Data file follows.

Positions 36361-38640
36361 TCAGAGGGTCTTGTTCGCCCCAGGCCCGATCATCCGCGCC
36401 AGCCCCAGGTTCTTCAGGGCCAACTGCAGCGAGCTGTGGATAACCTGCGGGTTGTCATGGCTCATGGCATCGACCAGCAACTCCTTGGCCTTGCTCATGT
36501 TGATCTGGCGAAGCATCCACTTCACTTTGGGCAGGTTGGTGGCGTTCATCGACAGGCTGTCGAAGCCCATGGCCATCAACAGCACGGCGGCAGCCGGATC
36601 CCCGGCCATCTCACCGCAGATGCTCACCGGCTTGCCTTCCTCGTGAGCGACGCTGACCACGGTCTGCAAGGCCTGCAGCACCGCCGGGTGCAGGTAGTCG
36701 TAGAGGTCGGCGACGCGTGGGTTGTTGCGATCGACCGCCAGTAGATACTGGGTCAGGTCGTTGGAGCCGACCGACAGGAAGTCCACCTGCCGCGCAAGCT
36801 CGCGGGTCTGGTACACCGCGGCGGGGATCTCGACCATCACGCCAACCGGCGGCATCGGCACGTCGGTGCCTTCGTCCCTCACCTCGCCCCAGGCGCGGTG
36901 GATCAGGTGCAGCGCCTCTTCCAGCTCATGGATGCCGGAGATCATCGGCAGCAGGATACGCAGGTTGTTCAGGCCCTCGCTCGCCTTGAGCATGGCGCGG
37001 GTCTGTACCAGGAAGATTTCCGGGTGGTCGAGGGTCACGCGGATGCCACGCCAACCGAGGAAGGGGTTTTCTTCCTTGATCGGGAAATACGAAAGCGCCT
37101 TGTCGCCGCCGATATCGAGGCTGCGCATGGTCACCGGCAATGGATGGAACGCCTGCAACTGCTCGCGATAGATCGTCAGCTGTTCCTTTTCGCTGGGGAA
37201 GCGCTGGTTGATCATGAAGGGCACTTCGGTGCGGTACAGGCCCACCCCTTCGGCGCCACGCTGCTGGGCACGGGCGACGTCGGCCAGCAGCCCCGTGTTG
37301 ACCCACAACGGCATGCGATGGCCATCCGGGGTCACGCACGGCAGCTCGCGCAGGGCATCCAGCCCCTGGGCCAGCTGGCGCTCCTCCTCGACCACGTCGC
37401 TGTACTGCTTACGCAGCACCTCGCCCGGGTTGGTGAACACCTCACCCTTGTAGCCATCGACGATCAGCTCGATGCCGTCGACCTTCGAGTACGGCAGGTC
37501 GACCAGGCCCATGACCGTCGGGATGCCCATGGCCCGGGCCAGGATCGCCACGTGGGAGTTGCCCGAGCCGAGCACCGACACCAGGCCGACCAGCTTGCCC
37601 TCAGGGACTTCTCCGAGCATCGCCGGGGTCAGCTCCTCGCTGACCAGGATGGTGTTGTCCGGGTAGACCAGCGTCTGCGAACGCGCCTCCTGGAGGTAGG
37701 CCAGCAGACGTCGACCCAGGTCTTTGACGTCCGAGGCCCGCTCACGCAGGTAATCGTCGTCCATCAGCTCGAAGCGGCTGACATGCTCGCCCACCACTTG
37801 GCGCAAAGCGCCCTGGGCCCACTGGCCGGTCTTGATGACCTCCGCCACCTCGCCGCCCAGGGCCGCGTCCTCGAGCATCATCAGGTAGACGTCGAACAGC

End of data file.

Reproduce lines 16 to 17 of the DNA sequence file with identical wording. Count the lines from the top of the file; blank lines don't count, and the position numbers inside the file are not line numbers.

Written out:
37701 CCAGCAGACGTCGACCCAGGTCTTTGACGTCCGAGGCCCGCTCACGCAGGTAATCGTCGTCCATCAGCTCGAAGCGGCTGACATGCTCGCCCACCACTTG
37801 GCGCAAAGCGCCCTGGGCCCACTGGCCGGTCTTGATGACCTCCGCCACCTCGCCGCCCAGGGCCGCGTCCTCGAGCATCATCAGGTAGACGTCGAACAGC